How Long Are Tires Supposed To Last? – Cerebrum Sensor

How Long Are Tires Supposed To Last?

Whether you are a new or used car, motorcycle, truck, RV, or other vehicle owner, it’s a question we need to ask ourselves as a vehicle operator. How long are my tires supposed to last? While most of the tire manufacturers might label their tire with a 50k mile life, as an estimate. There are various factors that determine the life of a tire which makes the answer a bit complicated. But don’t worry, in this article, you will get a good idea about the causes of tire wear and what to look for.


Some of the most important factors to be considered while evaluating tire life expectancy include:



Treadwear rating

Different tires have different treadwear ratings. A higher treadwear rating means the tire will generally last longer. When comparing the treadwear ratings it is recommended to compare Treadwear grades on tires from the same manufacturer.



Tire Type

Softer rubber provides a better grip on the road. But the drawback is that these soft rubber tires wear at a faster rate. The tire rubber composition is decided based on the usage condition of the tire. High-performance tires wear out faster than an all-season tire. 



Road Condition

A smoothly paved road causes less wear to the tire tread than gravel and dirt roads. If you use an all-season tire in an off-road condition then it will drastically reduce the tire's expected life. For the same reason (among others), off-road tires have thick tread and wider groves to withstand harsh terrains.



Driving habits

Fast starts and stops create more friction and heat at the contact patch and therefore cause faster tread wear. This issue is more prevalent now with electric vehicles that possess a high amount of torque. Smooth pressure on the brake and gas pedal results in uniform acceleration and helps in increasing the life of the tire. 



Terrain

A tire experiences more tangential force and friction while pulling the vehicle uphill. Going downhill the tangential force decreases. Uneven terrain accelerates the tire wear process. 



Drivetrain

Most economy passenger cars are front-wheel drive. That means the power from the engine is directed to only front tires. This causes the front tires to wear faster than the rear tires. This is the reason it is advised to rotate the tires every 6 to 8k miles. Swapping the front tires with the rear tires creates more uniform tread wear. It is the opposite with rear-wheel drive vehicles. All-wheel drive and automatic power distributed vehicles might show more uniform tread wear and might not require tire rotation that often, except perhaps from the driver’s side to the passenger’s (if the tread is asymmetrical). It is therefore recommended to get the tire visually checked by the tire technician every month for clear answers. To avoid a hassle, install the Cerebrum Sensor smart tire sensor to check intelligent analytics that updates all the tire-related issues in a mobile application.  



Tire Aging

Most of the tire manufacturer’s warranty expires at 6 years. Wondering why? This is not an arbitrary number. Tires lose their performance capabilities and their structural integrity starts to degrade after the 6-year mark. Tires are manufactured with anti-aging properties called antioxidants that help the tire to stay soft and grippy. With time, the air still permeates the tire rubber walls and results in the oxidation process that causes the tire to lose strength and becomes brittle. Also known as Dry Rotting. Another factor for tire aging is exposure to heat. Research conducted by the National Highway Traffic Safety Administration (NHTSA) shows that tires age faster when exposed to the warm climate and under direct exposure to sunlight. This accelerates the oxidation process and makes tires brittle.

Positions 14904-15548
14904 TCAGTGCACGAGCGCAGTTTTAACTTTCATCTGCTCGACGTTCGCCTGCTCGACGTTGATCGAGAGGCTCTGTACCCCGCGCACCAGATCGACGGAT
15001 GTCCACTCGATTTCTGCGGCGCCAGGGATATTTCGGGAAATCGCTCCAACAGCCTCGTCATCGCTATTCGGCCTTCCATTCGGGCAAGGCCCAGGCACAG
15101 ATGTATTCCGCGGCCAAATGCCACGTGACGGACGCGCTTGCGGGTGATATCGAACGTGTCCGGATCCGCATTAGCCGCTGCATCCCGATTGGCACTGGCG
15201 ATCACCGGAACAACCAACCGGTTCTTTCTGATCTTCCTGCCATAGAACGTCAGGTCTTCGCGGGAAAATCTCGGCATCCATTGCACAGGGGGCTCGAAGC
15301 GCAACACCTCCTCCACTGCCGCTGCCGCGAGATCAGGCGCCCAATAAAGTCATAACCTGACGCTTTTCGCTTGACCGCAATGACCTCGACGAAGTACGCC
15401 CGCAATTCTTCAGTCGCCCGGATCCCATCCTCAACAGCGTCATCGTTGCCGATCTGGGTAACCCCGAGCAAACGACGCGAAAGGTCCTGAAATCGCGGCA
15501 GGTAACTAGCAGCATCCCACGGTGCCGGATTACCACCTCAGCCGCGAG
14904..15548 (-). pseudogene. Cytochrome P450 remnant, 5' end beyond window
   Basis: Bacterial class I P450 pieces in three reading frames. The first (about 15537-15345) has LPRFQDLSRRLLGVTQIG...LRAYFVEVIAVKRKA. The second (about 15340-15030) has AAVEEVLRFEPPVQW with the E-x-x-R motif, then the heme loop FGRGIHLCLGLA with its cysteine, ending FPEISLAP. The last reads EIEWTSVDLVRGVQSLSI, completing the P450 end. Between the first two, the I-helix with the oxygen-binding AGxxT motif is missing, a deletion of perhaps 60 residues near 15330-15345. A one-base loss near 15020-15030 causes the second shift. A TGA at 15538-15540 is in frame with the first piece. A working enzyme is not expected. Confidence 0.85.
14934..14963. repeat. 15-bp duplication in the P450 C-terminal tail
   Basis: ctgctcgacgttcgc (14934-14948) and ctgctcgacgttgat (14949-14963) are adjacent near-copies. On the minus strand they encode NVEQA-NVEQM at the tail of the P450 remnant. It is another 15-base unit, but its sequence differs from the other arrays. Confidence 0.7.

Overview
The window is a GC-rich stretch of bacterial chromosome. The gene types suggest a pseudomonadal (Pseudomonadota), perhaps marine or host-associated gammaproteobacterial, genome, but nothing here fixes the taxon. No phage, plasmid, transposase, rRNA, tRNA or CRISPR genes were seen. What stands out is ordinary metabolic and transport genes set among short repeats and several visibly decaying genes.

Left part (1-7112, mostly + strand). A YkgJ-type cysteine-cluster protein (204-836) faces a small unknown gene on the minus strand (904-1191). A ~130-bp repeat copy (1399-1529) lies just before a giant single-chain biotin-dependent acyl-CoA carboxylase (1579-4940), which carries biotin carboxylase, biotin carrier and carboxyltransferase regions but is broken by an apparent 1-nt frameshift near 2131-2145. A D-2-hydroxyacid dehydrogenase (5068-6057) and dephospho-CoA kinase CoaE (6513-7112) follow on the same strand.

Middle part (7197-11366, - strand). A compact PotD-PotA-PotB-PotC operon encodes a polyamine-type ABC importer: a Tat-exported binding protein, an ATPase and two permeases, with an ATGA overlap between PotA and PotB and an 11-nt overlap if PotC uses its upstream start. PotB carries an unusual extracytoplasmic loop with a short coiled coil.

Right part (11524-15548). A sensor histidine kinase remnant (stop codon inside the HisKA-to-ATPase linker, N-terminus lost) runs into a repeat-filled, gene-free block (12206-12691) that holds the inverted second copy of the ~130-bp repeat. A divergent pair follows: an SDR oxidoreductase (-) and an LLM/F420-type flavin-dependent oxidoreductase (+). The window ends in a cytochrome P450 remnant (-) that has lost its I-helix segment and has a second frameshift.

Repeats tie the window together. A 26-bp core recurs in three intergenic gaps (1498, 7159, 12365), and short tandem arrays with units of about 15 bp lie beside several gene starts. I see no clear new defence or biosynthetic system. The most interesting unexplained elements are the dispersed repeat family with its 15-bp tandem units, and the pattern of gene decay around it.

Now you know about all the important factors that are responsible for reducing the tire life expectancy but the tire loses rubber even at the most ideal conditions. The legal limit for minimum tread depth is 2/32 of an inch. This doesn't mean tires are perfectly safe if they have 3/32 of an inch left. This is simply a legal limit at which you won’t pass the tire safety inspection. Based on the average yearly mileage of 12k miles for American drivers, the tread may wear down to 3/32 of an inch in 3 to 4 years. 

 

 

How To Extend The Tire Life?

  • Keep tires properly inflated at the recommended pressure. Use the Cerebrum sensor mobile application to keep track of the tire pressure and check the recommended pressure for your specific tires in the tire settings screen. 
  • Rotate your tires every 6 to 8k miles to keep tread wear even and avoid excessive wear on the drivetrain tires. Use the tread depth measure feature of the Smart Cerebrum Sensor in your tires to automatically measure the tread as you drive. 
  • Get the alignment check and tire balanced as specified in the owner’s manual or when you experience vibrations or odd shaking from the tire. Cerebrum Sensor mobile application gives notifications for such abnormal behavior from the tires. 
  • Start and stop gradually and build good driving habits. Use the intelligent sensing technology of Cerebrum Tire Sensor to help you achieve this goal.